SME and Entrepreneurship Policy in Canada
SMEs and entrepreneurs make an important contribution to the Canadian economy. SMEs
account for 60% of total employment, and Canada performs very well across many measures
of small business generation, growth and innovation. However, further increases in
productivity in medium-sized firms, an increase in SME exports, a greater business
start-up rate and an increased number of high-growth firms could bring substantial
benefits for the national economy.
This report identifies several areas where new policy approaches could help achieve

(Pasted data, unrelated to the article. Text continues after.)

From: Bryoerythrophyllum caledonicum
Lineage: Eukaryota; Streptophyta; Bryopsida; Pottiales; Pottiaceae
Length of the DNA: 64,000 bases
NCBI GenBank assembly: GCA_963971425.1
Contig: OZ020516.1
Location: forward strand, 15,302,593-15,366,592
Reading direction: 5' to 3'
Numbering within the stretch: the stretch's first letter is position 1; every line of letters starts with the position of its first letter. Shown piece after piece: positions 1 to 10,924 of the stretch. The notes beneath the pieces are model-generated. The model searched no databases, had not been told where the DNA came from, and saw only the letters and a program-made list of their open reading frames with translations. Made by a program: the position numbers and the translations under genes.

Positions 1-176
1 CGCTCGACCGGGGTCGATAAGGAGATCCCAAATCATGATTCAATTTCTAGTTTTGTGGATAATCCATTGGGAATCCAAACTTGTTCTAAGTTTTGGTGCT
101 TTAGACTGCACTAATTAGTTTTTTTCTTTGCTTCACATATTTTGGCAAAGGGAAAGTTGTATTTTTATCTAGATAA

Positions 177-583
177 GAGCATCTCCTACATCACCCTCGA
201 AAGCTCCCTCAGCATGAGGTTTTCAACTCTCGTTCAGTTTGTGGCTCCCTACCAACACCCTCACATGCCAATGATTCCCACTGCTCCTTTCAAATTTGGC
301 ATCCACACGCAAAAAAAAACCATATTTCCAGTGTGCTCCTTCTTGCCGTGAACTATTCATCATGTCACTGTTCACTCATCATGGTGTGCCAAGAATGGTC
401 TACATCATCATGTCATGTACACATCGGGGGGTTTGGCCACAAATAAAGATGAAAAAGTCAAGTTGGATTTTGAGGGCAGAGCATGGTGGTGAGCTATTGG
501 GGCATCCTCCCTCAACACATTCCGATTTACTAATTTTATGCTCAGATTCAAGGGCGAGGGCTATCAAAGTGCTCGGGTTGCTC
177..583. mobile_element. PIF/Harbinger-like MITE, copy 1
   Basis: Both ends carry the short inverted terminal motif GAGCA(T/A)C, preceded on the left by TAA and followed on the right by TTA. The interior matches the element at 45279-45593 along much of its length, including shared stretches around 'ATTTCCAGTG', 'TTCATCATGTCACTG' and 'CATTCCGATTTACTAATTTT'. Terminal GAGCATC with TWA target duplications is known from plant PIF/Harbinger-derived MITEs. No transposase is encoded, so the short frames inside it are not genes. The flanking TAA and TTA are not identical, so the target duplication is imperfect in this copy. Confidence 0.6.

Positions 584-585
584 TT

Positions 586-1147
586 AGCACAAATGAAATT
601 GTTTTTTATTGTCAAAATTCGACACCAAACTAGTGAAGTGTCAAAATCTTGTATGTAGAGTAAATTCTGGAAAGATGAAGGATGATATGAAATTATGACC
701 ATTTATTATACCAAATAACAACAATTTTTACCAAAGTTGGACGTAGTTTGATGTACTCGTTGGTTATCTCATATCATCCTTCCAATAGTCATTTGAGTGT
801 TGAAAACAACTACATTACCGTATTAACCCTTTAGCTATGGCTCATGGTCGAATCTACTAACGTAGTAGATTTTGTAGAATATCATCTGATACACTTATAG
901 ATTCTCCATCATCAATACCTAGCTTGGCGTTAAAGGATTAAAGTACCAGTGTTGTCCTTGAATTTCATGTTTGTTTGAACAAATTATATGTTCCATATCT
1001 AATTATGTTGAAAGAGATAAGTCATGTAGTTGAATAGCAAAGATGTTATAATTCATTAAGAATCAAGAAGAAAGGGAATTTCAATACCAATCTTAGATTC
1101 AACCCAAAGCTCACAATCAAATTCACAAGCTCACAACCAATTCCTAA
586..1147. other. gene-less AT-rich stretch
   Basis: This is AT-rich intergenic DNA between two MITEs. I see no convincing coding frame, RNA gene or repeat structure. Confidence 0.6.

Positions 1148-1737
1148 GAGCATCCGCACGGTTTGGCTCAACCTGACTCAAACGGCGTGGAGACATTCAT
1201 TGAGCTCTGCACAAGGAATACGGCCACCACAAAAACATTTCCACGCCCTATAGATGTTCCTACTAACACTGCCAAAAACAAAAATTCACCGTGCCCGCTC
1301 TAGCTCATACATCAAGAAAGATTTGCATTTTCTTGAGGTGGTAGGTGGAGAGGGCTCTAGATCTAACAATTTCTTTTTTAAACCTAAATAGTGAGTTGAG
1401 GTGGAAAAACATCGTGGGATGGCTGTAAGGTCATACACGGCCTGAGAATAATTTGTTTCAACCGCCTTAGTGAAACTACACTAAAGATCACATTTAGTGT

these objectives. Framework conditions for small business could be improved in business
taxation, public procurement, access to financing and the commercialisation of research.
New and extended programmes could be introduced in domains including entrepreneurship
education, management advice and consultancy, and workforce skills development. A
major effort is recommended to prioritise women's entrepreneurship, including by supporting
social enterprises, and federal support could be offered to support the exchange of
information on best practice SME regulations and programmes among provinces and territories.
All this could be brought together and co-ordinated through the umbrella of a national
strategy and a lead agency for SME and entrepreneurship policy.
Published on July 25, 2017
In series:OECD Studies on SMEs and Entrepreneurshipview more titles